- Derek and the Dominos - Layla (1971) Eric Clapton, Duane Allman
- The Beatles - Day Tripper (1965) George Harrison
- Black Sabbath - Iron Man (1971) Tony Iommi
- Cream - Sunshine of Your Love (1968) Eric Clapton
- The Beatles - I Feel Fine (1964) John Lennon
- Chuck Berry - Johnny B. Goode (1958) Chuck Berry
- Rolling Stones - (I Can't Get No) Satisfaction (1965) Keith Richards
- AC/DC - Back In Black (1980) Angus Young, Malcolm Young
- Roy Orbison - Oh, Pretty Woman (1964) Roy Oribison
- Ozzy Osbourne - Crazy Train (1980) Randy Rhoads
- Black Sabbath - Paranoid (1970) Tony Iommi
- Rolling Stones - Jumpin' Jack Flash (1968) Keith Richards, Brian Jones
- Lynyrd Skynyrd - Sweet Home Alabama (1974) Gary Rossington, Allen Collins
- Jimi Hendrix Experience - Purple Haze (1967) Jimi Hendrix
- Metallica - Master of Puppets (1986) Kirk Hammett, James Hetfield
- Guns N' Roses - Sweet Child O' Mine (1987) Slash
- Led Zeppelin - Heartbreaker (1969) Jimmy Page
- Jimi Hendrix Experience - Voodoo Child (Slight Return) (1968) Jimi Hendrix
- AC/DC - Hells Bells (1980) Angus Young, Malcolm Young
- Deep Purple - Smoke on the Water (1971) Ritchie Blackmore
- Iron Butterfly - In A Gadda Da Vida (1968) Eric Brann
- David Bowie - Rebel, Rebel (1974) David Bowie
- Metallica - Enter Sandman (1991) Kirk Hammett, James Hetfield
- Aerosmith - Walk This Way (1975) Joe Perry
- Eddie Cochran - Summertime Blues (1958) Eddie Cochran
- The Animals - House of the Rising Sun (1964) Hilton Valentine
- The Kinks - You Really Got Me (1964) Dave Davies
- ZZ Top - La Grange (1973) Billy Gibbons
- Soundgarden - Outshined (1991) Kim Thayil
- Metallica - One (1989) James Hetfield, Kirk Hammett
- Dire Straits - Money For Nothing (1984) Mark Knopfler
- Rolling Stones - Brown Sugar (1971) Keith Richards
- The Guess Who - American Woman (1970) Randy Bachman, Greg Leskiw
- Led Zeppelin - Black Dog (1971) Jimmy Page
- Joan Jett and the Blackhearts - I Love Rock N Roll (1982) Ricky Byrd, Joan Jett
- Bo Diddley - Bo Diddley (1958) Bo Diddley
- The Troggs - Wild Thing (1966) Chris Britton
- Kiss - Heaven's On Fire (1985) Ace Frehley, Paul Stanley
- Tommy Tutone - 867-5309 (Jenny) (1982) Tommy Tutone
- Led Zeppelin - D'yer Mak'er (1971) Jimmy Page
- AC/DC - You Shook Me All Night Long (1980) Angus Young, Malcolm Young
- Kansas - Carry On Wayward Son (1976) Rich Williams
- Ozzy Osbourne - Mr. Crowley (1980) Randy Rhoads
- Pearl Jam - Alive (1991) Mike McCready
- Ratt - Round and Round (1984)
- Asia - Heat of the Moment (1982)
- Joe Walsh - Life's Been Good (1978) Joe Walsh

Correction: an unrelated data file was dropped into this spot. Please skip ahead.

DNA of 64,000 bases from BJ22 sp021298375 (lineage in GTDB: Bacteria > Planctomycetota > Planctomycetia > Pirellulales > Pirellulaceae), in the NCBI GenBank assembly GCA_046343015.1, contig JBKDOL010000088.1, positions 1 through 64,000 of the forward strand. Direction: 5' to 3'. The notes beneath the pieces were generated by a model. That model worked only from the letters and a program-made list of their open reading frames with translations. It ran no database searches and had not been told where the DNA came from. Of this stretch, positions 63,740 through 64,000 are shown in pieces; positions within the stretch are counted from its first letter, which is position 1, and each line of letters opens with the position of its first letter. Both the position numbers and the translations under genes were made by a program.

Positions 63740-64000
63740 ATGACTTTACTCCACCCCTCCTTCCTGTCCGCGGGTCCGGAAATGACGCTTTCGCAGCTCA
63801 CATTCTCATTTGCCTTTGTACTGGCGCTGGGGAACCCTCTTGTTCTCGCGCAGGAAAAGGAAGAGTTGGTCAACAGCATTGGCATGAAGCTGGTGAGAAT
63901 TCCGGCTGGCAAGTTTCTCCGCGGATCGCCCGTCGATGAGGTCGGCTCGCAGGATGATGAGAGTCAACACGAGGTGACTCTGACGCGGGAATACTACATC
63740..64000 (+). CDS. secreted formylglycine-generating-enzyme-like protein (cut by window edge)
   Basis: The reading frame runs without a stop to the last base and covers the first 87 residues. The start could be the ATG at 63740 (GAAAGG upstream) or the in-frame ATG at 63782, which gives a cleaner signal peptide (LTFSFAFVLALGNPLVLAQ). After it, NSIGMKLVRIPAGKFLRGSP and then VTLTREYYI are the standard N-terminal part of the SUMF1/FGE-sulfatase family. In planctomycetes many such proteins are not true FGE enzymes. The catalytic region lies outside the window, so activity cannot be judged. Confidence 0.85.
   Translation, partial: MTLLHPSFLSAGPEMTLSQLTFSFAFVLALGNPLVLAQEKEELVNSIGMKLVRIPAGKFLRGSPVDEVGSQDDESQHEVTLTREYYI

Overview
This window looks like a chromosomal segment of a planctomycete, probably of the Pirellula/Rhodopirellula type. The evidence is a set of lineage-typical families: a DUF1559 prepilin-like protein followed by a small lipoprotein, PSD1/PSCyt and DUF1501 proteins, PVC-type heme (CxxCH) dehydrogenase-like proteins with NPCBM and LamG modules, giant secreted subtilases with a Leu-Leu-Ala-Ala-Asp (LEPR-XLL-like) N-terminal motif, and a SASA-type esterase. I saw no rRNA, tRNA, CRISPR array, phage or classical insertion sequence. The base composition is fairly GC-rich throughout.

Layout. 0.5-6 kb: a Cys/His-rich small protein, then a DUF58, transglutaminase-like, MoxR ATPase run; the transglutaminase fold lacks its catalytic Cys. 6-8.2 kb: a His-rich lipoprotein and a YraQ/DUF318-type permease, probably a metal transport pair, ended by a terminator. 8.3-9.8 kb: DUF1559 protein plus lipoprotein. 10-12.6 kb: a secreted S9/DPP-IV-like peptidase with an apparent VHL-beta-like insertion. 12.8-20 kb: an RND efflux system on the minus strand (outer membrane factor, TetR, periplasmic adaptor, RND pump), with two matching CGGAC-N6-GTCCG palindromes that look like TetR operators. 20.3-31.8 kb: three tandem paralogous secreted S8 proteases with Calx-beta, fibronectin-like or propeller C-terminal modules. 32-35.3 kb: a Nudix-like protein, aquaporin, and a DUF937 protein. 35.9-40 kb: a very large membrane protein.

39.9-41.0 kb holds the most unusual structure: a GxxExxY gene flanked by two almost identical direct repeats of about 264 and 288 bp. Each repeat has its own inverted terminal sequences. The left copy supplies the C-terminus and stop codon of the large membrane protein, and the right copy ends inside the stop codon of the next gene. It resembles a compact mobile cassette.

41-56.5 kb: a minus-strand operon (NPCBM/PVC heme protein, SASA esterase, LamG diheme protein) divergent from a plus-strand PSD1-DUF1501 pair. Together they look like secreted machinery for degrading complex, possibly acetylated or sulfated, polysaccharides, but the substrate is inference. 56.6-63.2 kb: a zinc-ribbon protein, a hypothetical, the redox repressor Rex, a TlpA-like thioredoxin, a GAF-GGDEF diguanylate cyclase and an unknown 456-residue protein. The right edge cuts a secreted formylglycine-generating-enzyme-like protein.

- Eric Clapton - Cocaine (1976) Eric Clapton
- Molly Hatchett - Flirting With Disaster (1980) Charlie Hargrett
- The Eagles - Life In The Fast Lane (1977) Don Felder, Joe Walsh
- Meat Puppets - Backwater (1994) Curt Kirkwood
Tuesday, April 22, 2008
Wednesday, April 9, 2008
Being what some would call a youngster, I was practically weened on 80's music. It was my time, my generation. My childhood wasn't bad, but due to having divorced parents, both working all the time, and being the youngest of three, I spent a lot of time alone during the week. Music and TV was what I enjoyed the most; specifically music. I was fascinated with it and found myself straining to hear the little nuances, the things that weren't always so obvious and sometimes not really meant to be heard. I listened over and over to learn the lyrics and tried to decipher the meanings. I found many artists and many songs that fit my personality. On the same token, that music was able to alter my mood, bring me up when I needed it, and even be my companion during trying times, like the inception of my first "puppy" love and the inevitable ending. Man, I remember silently boo-hooing listening to Poison's "Every Rose Has It's Thorn". Wow, embarrassing times! My point is that the 80's gave us some of the most influential music of all times with some of the most intense lyrics... lyrics that inspire, console, comfort, entertain, mystify, hypnotize, amaze and scream joy and happiness.
When I remember those times, the first name that comes to mind is a little band from Athens, Georgia called R.E.M. Formed by Michael Stipe, Peter Buck, Mike Mills and Bill Berry in 1980. Recognized as the pioneer of the "Alternative Rock" scene, they are the most successful musical act of the genre. R.E.M. is a very personal, very intense band and their powerful lyrics could be labeled as prosaic mixed with a bit of poetic tendencies at times. They could be purely inspirational, or they could be dark and mysterious. The lyrical meaning and style is different for each person, as with all music. But one thing is unanomously undeniable: their lyrics are ingenious. Though all band members contributed to the lyrics, Michael Stipe handled the majority and is one of the very best songwriters in the history of music... of all genres. He has also been stated as being inspired by one of my favorite muscians/songwriters: John Lennon.